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Publication #4HSFS101.16

School-Based 4-H Programming: Middle and High School–Age Youth Programs1

Vanessa Spero-Swingle2

Why do we need middle and high school programs in school-based settings?

Why and how we address middle and high school programs is best summed up by the research done by Deschenes et al. (2010) for the Harvard Family Research Project and Public/Private Ventures Wallace Foundation:

Middle school students need OST (out of school time) experiences that focus on choice, leadership opportunities, cultural enrichment, health and wellness and a chance to give back to their communities. High school students need college preparation, access to higher education opportunities and exposure to careers and workforce training. Older youth, particularly high school aged youth, are often better served by more targeted, in-depth curricula that address a specific area of interest. Additionally, out of school time (OST) programs can address a number of demands that are unique to these age groups, including high school completion, credit attainment and recovery, violence prevention, and workforce and postsecondary readiness.

In considering why to embark on a middle or high school program, consider that most OST programs focus on elementary-age youth because they need a place to go after school to be taken care of. In addition, homework and curriculum assistance programs are offered in abundance to elementary-age youth, while middle and high school youth have little access to these programs. All youth, regardless of age, are at risk for engaging in negative behaviors that can get them into trouble during the afterschool hours when parents and other family members are at work.

Middle and high school–age youth are at an age where they can most benefit from increasing opportunities to participate in programs with a positive adult role model, gain necessary life skills, and increase their knowledge of accessible opportunities. Middle and high school programs have the potential to support graduation rates and increase post-secondary school success.

What works for elementary school–age youth may not work for middle and high school–age youth. As youth age, they deal with new societal and peer pressures, have different needs that need to be addressed, and have an increase in the demands that may be placed on them academically and at home. Ever-increasing areas of concern are the effects of exposure to bullying, adverse childhood experiences, and mental health.

What to Focus On

Middle and high school programs should include the following features:

  • Middle school: peer interaction programs are key as they create routines for youth to feel safer, provide opportunities for them to try new things, and promote awareness of diversity and differences.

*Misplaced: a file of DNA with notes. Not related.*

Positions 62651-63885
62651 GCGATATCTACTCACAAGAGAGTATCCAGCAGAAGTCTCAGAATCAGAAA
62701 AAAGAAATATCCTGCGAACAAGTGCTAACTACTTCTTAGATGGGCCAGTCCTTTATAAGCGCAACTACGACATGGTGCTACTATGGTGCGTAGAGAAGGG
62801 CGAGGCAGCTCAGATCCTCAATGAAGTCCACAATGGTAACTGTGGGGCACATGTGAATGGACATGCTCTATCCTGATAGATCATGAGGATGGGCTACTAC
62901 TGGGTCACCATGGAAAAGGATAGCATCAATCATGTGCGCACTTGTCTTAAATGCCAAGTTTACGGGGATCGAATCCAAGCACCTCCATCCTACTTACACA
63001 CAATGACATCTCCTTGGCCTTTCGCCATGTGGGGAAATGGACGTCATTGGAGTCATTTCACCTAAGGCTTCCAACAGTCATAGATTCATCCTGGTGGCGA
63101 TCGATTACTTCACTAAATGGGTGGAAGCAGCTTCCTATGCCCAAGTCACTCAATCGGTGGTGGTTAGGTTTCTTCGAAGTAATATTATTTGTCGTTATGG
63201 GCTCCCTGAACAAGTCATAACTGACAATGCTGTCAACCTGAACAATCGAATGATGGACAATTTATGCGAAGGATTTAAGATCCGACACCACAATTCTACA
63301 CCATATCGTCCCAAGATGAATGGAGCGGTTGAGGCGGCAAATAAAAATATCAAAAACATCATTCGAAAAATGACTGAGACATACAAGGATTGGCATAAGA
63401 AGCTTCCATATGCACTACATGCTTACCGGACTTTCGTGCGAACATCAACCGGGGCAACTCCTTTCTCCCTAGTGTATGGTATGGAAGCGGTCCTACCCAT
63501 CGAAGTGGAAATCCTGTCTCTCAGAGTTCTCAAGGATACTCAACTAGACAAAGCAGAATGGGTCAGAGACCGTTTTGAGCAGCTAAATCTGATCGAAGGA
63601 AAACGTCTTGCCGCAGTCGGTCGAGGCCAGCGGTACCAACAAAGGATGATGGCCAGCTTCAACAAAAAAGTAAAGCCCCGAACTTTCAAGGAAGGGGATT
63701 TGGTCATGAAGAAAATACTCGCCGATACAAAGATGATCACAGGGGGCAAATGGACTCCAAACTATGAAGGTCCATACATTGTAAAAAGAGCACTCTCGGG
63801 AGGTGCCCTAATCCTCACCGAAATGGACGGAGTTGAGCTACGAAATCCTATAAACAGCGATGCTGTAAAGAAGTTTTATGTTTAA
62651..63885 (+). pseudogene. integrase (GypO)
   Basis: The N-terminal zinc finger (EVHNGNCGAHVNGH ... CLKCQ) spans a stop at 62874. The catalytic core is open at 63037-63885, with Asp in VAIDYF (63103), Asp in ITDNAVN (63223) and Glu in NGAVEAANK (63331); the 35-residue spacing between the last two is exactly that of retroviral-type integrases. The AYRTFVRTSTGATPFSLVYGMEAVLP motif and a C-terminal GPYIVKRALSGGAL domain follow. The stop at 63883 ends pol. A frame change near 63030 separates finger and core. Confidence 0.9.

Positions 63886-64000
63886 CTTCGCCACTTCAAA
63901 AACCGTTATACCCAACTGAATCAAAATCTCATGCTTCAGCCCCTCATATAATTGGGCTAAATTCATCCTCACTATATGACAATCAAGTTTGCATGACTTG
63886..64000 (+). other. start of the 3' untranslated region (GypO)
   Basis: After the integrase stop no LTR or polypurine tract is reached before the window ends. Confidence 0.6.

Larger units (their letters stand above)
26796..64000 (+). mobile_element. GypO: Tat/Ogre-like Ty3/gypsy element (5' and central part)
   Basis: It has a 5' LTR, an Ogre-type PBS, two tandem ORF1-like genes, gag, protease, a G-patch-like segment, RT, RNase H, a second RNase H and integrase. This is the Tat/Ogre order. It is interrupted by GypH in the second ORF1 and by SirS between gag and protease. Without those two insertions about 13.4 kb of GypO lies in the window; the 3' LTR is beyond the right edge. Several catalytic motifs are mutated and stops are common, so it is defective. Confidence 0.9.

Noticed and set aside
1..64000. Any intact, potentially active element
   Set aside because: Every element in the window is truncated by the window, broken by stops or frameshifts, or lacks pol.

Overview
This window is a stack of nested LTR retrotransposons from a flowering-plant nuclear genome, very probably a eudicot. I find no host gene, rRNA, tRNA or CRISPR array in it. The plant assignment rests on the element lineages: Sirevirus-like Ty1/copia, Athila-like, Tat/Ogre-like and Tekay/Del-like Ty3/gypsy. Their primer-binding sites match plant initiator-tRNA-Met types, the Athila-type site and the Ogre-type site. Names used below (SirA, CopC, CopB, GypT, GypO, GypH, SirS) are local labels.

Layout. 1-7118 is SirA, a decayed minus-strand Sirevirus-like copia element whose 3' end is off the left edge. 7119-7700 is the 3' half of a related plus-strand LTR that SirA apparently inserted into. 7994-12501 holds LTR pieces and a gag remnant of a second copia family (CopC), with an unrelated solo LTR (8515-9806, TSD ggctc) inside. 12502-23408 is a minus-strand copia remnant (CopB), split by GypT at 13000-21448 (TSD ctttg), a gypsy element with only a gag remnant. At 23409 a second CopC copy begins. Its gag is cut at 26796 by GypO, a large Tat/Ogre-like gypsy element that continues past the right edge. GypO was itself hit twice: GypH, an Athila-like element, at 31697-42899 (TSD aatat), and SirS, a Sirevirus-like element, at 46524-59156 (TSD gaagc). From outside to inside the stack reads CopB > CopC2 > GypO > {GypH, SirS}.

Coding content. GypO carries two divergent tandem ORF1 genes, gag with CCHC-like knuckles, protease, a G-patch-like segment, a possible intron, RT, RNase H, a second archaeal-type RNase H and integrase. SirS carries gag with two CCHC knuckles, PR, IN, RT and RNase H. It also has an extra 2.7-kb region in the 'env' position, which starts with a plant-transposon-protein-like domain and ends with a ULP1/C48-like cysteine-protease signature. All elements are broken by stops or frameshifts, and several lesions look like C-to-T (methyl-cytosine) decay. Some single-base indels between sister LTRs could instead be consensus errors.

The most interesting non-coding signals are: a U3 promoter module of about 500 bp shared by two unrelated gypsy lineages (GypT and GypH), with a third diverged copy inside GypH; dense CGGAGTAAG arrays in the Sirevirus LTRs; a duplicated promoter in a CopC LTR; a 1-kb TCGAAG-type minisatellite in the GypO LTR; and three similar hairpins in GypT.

• High school: giving youth more responsibility, offering more variety of programming, creating a menu of choices, and offering more specialized programming help engage this age group.

The list of possible topics is exhaustive as to what may benefit middle and high school students, with some of the more easily identifiable ideas listed below. Refer to the UF/IFAS Florida 4-H Curriculum Clearinghouse for assistance in locating appropriate resources: http://florida4h.org/programs/Florida_4-H_Curriculum-Clearing-House.pdf

  • Bullying: programs addressing peer and societal pressures, social media, and other avenues where youth come into contact with bullying as well as solutions to address bullying.

  • Career exploration: programs providing exposure to careers, inclusive of those requiring a college degree, technical school degree, and/or trade school certification.

  • Workplace skills (High School): programs targeting résumé building, dressing appropriately for the workforce, going on an interview, etc.

  • Real-world skills (High School): programs teaching youth about money management, how to cook for themselves, how to maintain a car, etc.

  • Health and wellness: programs targeting youth in the areas of nutrition, physical activity (sports and recreation), mental health, substance abuse, tobacco, etc.

  • Science, Technology, Engineering, and Mathematics programs (STEM): programs promoting mentorship, internships, and apprenticeships in the areas of STEM.

Program Barriers and Solutions

As with all programming, assessing the barriers and considering the solutions to increase participation of middle and high school youth need to be identified. Below is a table of common barriers and the possible solutions. Before you assume you know these barriers exist, the partnership you maintain with a school or community site will be a valuable tool to pinpoint next steps. Refer to Spero (2019), School-Based 4-H Programming Series: Working with Partners Effectively (http://edis.ifas.ufl.edu/4h399) for more information.

Table 1. 

Barriers for Middle and High School Youth

Solution